In another aspect, integrated circuitry comprises:

a node location;

an electrically conductive longitudinal contact pedestal in electrical connection with the node location, the contact pedestal comprising:

an inner longitudinal portion in electrical connection with the node location and an outer longitudinal portion, the outer longitudinal portion comprising an anisotropically etched sidewall spacer and a radially inner electrically conductive pillar, the spacer being electrically conductive and in ohmic electrical connection with the pillar;

the pillar and spacer having a substantially coplanar common outer surface; and

insulating dielectric material having a substantially planar outer surface which is substantially coplanar with the contact pedestal common outer surface.

In accordance with yet another aspect, a semiconductor processing method of forming a storage node of a capacitor comprises:

providing an electrically conductive pillar within a mass of insulating material;

etching the pillar and mass of insulating material at substantially the same rate to form a capacitor container opening within the mass of insulating material, the pillar projecting form the capacitor container opening; and

providing a capacitor storage node within the capacitor container opening in electrical connection with the pillar.

A first embodiment is described with reference to FIGS. 1-7. FIG. 1 illustrates a semiconductor wafer fragment 10 comprised of a bulk monocrystalline silicon substrate 12 and a spaced pair of field oxide regions 14. Regions 14 define active area 15 therebetween. A series of four wordline construction 16, 17, 18 and 19 are provided relative to substrate 12. In the depicted cross-sectional view of wafer fragment 10, wordlines 16 and 19 overlie the opposing field oxide regions 14, and wordlines 17 and 18 constitute a pair of wordlines which overlie active area 15. Wordlines 16, 17, 18 and 19 respectively comprise a gate dielectric layer 20, an overlying conductively doped polysilicon layer 21, an associated silicide layer 22, electrically insulative sidewall spacers 23, and a cap 24. Such can be provided of conventional construction, with spacers 23 and cap 24 for example comprising an oxide, nitride or other electrically insulative material. For purposes of the continuing discussion, the subject wordlines respectively have an outermost conductive surface 25 which in the preferred embodiment is the topmost surface of refractory silicide layer 22. Conductively doped diffusions regions 26, 27 and 28 are provided within substrate 12 alternatingly adjacent wordlines 17 and 18 as shown, and constitute respective first, second and third active area node locations to which respective electrical connection will be made.

An insulating dielectric material layer 30, preferably borophoshosilicate glass (BPSG), is provide over the wordlines and node locations. In this embodiment, insulating dielectric layer 30 is planarized to have a planarized outer surface 29, and provided to have a preferred thickness above node locations 26, 27 and 28 of from about 8,000 Angstroms to about 12,000 Angstroms. An example thickness of layer 30 above the outermost portion of caps 24 of wordlines 16 and 19 is about 4,500 Angstroms. If desired, a thin barrier layer (not shown), such as undoped SiO2 deposited by decomposition of tetraethylorthosilicate or a silicon nitride layer, can be provided over the substrate prior to deposition of layer 30 to serve as a shield to undesired boron or phosphorous diffusion from BPSG layer 30 into substrate 12.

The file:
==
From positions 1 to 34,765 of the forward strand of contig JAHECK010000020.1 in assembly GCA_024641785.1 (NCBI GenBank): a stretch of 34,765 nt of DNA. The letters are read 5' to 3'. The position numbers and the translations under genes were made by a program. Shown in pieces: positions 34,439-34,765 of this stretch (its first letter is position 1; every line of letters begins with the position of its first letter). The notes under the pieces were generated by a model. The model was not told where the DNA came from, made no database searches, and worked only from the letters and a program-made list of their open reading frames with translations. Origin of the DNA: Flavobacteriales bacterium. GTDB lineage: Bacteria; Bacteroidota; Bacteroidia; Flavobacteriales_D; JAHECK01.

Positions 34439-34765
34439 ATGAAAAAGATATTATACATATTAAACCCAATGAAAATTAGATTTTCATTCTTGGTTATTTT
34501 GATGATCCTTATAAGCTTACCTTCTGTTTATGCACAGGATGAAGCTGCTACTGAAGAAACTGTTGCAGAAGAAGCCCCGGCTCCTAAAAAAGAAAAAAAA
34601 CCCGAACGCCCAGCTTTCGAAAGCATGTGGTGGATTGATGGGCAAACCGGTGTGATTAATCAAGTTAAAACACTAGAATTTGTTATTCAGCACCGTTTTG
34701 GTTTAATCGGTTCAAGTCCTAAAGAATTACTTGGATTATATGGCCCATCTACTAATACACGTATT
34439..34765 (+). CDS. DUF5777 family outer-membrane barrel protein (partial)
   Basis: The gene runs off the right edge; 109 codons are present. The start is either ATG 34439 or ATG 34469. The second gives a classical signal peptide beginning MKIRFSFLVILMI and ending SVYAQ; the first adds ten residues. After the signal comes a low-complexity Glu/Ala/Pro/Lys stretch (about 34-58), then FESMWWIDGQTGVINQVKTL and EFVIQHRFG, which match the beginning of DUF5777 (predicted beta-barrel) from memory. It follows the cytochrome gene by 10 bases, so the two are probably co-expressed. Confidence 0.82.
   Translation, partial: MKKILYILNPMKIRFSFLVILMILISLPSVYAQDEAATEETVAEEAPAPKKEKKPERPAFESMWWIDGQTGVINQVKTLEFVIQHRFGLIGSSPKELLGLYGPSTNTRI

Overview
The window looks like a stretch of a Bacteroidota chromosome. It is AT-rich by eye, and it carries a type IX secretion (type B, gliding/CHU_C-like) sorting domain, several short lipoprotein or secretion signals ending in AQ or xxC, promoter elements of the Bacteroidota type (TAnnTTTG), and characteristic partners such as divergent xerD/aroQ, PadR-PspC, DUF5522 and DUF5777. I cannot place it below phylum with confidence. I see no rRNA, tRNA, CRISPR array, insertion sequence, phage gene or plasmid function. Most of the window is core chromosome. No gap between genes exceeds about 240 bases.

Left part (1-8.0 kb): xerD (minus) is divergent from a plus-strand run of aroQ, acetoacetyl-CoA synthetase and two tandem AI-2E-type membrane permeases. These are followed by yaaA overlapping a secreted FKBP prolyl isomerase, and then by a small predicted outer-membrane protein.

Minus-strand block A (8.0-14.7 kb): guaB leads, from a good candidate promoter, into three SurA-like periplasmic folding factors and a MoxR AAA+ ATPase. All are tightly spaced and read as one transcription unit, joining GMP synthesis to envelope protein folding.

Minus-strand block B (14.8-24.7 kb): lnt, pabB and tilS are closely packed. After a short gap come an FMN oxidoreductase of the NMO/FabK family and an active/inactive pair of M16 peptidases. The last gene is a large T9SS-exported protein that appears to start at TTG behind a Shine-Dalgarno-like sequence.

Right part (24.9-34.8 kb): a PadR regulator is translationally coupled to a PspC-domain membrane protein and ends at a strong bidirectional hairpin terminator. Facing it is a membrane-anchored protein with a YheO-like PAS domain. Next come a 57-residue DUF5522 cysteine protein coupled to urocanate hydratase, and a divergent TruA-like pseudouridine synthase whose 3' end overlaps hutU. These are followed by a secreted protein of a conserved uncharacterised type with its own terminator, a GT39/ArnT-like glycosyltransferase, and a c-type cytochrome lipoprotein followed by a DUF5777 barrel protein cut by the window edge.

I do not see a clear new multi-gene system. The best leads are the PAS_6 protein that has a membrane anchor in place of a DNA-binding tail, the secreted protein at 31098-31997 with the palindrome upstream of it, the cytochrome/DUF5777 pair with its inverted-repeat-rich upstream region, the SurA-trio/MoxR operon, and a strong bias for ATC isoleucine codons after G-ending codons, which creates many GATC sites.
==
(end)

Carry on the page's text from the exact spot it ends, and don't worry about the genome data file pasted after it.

A hard mask or etch stop layer 31 is provided outwardly of insulating dielectric layer 30. Such preferably comprises a material to which underlying insulating dielectric layer 30 can be substantially selectively etched, as will be apparent from the continuing description. Example and preferred materials for layer 31 include doped or undoped polysilicon, or Si3N4. An example thickness for layer 31 is 2500 Angstroms.

Referring to FIG. 2, contact openings 32, 33 and 34 are etched into hard mask layer 31 and insulating dielectric material layer 30. Contact opening 32 constitutes a first contact opening etched over first node location 26. Contact opening 33 constitutes a second contact opening etched over second node location 27. Contact opening 34 constitutes a third contact opening 34 etched over third node location 28. Each is etched into insulating dielectric layer 30 to a degree which is insufficient to outwardly expose the underlying respective node locations. An example preferred etch depth into layer 30 is 3,500 Angstroms. Contact openings 32, 33 and 34 include first, second and third contact bases 35, 36 and 37, respectively, which are positioned elevationally outward of wordlines 16, 17, 18, 19 and their associated outermost conductive surfaces 25.

Referring to FIG. 3, a spacer layer 40 is provided over masking layer 31, and accordingly over insulating dielectric material 30, to a suitable thickness which less than completely fills the respective contact openings 32, 33 and 34. Such will be utilized to ultimately produce electrically conductive anisotropically etched sidewall spacers. Example and preferred materials for layer 40 at this point in the process include either doped or undoped polysilicon.